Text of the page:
Find Information About:

Drugs & Supplements

Get information and reviews on prescription drugs, over-the-counter medications, vitamins, and supplements. Search by name or medical condition.

Pill Identifier

Pill Identifier

Having trouble identifying your pills?

Enter the shape, color, or imprint of your prescription or OTC drug. Our pill identification tool will display pictures that you can compare to your pill.

Get Started

My Medicine

Save your medicine, check interactions, sign up for FDA alerts, create family profiles and more.

Get Started

WebMD Health Experts and Community

Talk to health experts and other people like you in WebMD's Communities. It's a safe forum where you can create or participate in support groups and discussions about health topics that interest you.

  • Second Opinion

    Second Opinion

    Read expert perspectives on popular health topics.

  • Community


    Connect with people like you, and get expert guidance on living a healthy life.

Got a health question? Get answers provided by leading organizations, doctors, and experts.

Get Answers

Sign up to receive WebMD's award-winning content delivered to your inbox.

Sign Up

Health & Baby

Font Size

Pacifiers or Thumbsucking: Which Is Worse?

Month 5, Week 2

Babies suck to soothe themselves, which is why many infants depend on pacifiers or thumbs when they aren't nursing or taking a bottle. Some parents are anti-pacifier, worried that their children will need braces or that the habit is hard to break. If your child is used to a pacifier, try phasing the pacifiers out after six months.

Here's what you need to know:

  • Sucking a pacifier while sleeping may lower your baby's risk of sudden infant death syndrome (SIDS).
  • Neither are perfect: Pacifiers can increase the risk of ear infections, but thumb-sucking can add germs to your baby's mouth.
  • Thumbs are lower maintenance, because babies know how to find them in the dark. Some babies cry in the middle of the night when the pacifier falls out.
  • As long as your child gives up her habit before her permanent teeth come in, her smile should be fine.
  • Try to keep the pacifier in the crib and limit its use to nap and night time.

Your Baby's Development This Week

Your roly-poly little one may be about to master a new skill: rolling over. Many babies lying on their stomachs will roll onto their backs for the first time this month. Some roll over slightly later, and some flip from back to stomach first – both are perfectly normal.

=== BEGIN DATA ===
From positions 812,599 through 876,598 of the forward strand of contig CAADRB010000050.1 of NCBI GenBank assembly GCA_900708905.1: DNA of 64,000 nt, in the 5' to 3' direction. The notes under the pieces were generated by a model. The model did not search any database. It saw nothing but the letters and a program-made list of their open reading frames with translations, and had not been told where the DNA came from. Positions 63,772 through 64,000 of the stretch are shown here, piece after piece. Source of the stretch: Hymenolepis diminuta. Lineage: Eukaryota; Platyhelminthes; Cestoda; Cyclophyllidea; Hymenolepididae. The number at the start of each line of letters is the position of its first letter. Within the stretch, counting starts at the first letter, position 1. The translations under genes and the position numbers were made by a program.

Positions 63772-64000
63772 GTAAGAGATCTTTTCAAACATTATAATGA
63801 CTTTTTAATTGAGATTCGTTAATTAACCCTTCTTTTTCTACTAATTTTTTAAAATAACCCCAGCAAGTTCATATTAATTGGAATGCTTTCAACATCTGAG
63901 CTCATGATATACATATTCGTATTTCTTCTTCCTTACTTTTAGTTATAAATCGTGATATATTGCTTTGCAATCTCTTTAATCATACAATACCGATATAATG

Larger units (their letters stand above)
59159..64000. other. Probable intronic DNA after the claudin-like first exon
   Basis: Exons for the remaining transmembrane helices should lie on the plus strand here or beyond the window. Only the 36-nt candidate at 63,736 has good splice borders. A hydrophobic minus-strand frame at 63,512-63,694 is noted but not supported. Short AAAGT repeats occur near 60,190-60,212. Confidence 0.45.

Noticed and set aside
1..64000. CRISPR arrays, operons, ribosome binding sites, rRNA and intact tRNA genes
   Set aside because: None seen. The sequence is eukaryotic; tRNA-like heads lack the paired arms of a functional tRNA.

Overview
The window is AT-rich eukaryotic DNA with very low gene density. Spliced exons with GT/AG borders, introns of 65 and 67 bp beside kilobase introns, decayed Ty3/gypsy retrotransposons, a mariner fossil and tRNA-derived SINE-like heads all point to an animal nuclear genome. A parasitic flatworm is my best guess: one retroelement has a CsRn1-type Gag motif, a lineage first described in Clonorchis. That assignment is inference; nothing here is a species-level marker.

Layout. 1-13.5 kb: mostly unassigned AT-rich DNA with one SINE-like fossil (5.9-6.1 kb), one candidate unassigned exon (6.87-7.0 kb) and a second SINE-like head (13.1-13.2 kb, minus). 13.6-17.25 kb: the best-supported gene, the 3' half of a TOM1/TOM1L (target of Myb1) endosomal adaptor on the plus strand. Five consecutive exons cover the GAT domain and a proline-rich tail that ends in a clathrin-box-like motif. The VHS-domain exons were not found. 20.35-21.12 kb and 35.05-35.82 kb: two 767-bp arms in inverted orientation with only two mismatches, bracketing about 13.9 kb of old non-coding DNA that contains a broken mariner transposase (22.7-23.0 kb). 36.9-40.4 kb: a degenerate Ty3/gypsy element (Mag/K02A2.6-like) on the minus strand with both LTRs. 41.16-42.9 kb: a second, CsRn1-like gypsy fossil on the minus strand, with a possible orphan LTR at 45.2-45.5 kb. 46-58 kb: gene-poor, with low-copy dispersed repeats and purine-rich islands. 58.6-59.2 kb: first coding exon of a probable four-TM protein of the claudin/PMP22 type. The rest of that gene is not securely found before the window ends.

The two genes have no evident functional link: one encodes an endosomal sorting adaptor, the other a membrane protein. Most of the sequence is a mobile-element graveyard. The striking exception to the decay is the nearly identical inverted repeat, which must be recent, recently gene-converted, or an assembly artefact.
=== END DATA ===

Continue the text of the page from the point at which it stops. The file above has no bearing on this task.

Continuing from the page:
Here's what else to expect from your little mover and shaker:

  • Once they roll in one direction, babies quickly learn to roll in both directions.
  • When your baby kicks her legs, "swims" with her arms, or rocks back and forth during tummy time, she's preparing herself to crawl.
  • Your baby can use her hands to bring objects to her mouth. She might even grab an ankle and taste her own toes!

Month 5, Week 2 Tips

  • Never place a pacifier on a cord or string around your baby's neck. That's a choking hazard.
  • If your baby uses a pacifier and has had several ear infections, phase it out to prevent additional ear problems.
  • When your baby begins eating solid food, he's more likely to get a diaper rash. Help prevent this by changing his diaper often.
  • Help your baby avoid scratches by cutting his nails weekly. If he resists, wait until he's asleep to trim those tiny fingernails and toenails.
  • To save money, accept friends' hand-me-down baby clothes, and tell people what items you need when they want to give a baby gift.
  • Test out the new-parent social life by dining in family-friendly restaurants, having baby playdates with friends, or trying dinner-and-a-movie night at home.
  • Your baby will be mobile soon! For safety's sake, drop the crib mattress to the lowest level. Child proof your home: have baby locks on all cabinets, remove dangling cords and plug outlets, and make sure you lock up all cleaning products.

WebMD Medical Reference

Today on WebMD

mother on phone holding baby
When you should call 911.
parents and baby
Unexpected ways your life will change.
baby acne
What’s normal – and what’s not.
baby asleep on moms shoulder
Help your baby get the sleep he needs.

mother holding baby at night
mother with sick child
Chinese mother breast feeding newborn baby girl
Track Your Babys Vaccines
Baby Napping 10 Dos And Donts
Woman holding feet up to camera
Father kissing newborn baby
baby gear slideshow